President Putin said that these laws were intended to “protect the children of Russia.” He noted that Russia’s population has been declining and that gay couples threaten straight Russian couples from producing more children. The laws also prevents Russian children from being adopted by foreign gay couples. As expected, this outraged many of the Winter Olympic’s sponsors, some of whom have withdrawn their support, including American singer Cher. As also expected, openly gay or gay rights supporting athletes have spoken out against the laws. On Sept. 30, at the USOC 2013 team USA media summit in Park City, Utah, Olympic gold medalist skier Bode Miller said, “I think it’s absolutely embarrassing that there’s countries, there’s people, that are intolerant, that are ignorant.”
Most Olympians have been advised by the IOC (International Olympic Committee) against making huge political statements, especially after Russia declared that the law will not apply to Olympic participants, athletes or viewers –although protesting of the law at the games will be strongly prohibited. It was under this promise that openly gay and three time medaling figure skater Johnny Weir spoke against the Russian bans and believed that it is better to show support for gay rights during the Olympics. “If it takes me getting arrested for people to pay attention and for people to lobby against this law, then I'm willing to take it," he said. Reminiscent of the 1936 Olympics in Berlin when Jesse Owens, an African-American, defied Hitler’s Arian theories and won four gold medals, the 2013 Winter Olympics will be a chance for some to broadcast gay pride on the world stage.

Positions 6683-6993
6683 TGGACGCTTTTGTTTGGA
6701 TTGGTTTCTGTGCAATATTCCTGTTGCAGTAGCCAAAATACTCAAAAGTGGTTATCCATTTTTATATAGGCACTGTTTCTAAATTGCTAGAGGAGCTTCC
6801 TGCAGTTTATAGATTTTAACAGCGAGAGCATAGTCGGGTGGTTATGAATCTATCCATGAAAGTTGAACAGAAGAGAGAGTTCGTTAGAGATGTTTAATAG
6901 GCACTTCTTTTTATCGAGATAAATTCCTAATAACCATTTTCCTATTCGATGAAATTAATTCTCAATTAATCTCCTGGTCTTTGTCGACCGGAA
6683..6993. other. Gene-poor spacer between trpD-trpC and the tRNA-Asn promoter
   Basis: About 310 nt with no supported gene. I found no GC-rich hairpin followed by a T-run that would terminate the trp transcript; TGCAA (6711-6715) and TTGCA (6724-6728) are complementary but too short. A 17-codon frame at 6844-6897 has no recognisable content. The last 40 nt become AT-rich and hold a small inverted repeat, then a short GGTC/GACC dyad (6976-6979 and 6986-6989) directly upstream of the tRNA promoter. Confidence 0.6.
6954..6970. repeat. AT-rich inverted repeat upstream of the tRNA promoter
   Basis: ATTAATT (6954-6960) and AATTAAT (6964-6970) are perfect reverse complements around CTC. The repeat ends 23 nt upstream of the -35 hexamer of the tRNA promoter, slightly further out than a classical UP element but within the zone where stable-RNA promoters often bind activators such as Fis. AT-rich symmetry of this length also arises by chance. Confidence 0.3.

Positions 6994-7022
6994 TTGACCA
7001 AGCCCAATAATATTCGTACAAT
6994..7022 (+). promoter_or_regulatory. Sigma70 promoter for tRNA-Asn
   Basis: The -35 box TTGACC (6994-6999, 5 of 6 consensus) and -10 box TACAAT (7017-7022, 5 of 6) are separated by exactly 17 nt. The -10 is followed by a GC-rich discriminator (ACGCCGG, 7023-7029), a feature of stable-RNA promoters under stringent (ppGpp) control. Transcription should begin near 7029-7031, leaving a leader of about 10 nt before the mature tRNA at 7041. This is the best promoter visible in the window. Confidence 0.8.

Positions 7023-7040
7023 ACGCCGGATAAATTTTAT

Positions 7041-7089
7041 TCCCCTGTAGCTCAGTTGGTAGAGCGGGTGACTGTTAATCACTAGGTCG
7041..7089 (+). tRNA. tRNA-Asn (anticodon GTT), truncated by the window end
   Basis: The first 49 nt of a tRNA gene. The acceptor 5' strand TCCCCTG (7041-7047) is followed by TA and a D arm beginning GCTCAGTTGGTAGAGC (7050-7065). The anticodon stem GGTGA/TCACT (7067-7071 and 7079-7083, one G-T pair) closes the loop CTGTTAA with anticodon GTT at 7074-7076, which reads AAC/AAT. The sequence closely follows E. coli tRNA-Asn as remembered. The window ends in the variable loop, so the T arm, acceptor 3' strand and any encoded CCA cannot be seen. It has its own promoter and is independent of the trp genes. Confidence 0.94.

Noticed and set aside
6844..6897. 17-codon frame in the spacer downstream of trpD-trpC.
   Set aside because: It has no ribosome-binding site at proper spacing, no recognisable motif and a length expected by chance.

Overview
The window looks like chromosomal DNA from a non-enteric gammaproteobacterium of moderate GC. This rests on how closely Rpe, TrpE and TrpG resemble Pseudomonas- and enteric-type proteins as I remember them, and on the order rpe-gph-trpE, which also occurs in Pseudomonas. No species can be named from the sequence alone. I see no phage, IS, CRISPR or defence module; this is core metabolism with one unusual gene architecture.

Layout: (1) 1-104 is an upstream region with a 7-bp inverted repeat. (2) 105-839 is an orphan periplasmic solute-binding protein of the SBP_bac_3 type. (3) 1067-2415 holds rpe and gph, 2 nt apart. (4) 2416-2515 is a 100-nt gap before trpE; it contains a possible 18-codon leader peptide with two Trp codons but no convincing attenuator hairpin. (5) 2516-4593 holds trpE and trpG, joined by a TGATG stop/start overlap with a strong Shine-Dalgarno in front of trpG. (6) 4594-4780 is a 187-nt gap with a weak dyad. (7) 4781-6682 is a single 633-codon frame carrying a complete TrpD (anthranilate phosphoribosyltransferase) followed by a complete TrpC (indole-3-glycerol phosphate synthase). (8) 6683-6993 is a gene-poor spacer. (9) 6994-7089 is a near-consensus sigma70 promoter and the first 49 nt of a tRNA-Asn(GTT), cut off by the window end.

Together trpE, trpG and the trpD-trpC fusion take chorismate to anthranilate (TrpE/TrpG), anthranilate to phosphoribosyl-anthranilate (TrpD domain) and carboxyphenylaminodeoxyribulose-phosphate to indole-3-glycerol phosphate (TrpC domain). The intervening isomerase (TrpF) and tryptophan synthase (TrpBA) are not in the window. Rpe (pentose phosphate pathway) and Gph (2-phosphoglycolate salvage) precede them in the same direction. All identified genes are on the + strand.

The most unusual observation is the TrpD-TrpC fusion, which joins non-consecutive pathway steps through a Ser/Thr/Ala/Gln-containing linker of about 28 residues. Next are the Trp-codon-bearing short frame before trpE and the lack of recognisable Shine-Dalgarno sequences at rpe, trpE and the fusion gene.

At the World Outgames, a sports event where LGBT athletes and supporters gather in Antwerp with 5000 athletes from over 100 different countries, members of Team Russia posed for Adam Bouska. An American award-winning photographer, Bouska is known for his NOH8 (“no hate”) campaign, in which he photographed over 32,000 supporters with duct tape over their mouths to show their outrage to Proposition 8 in California and later as a general statement for gay rights worldwide. The athletes added Russian flags, which one man held over his mouth, while others donned sunglasses to protect their identities. When asked about the Russian laws, the president of WSA Gay-Straight Alliance Gab Vogt commented, “Not only is this a disgrace toward the progress of human rights, but it is a blow to the athletes competing as the athletes not their sexuality. They are athletes just like gay people are not their sexuality; they’re people.”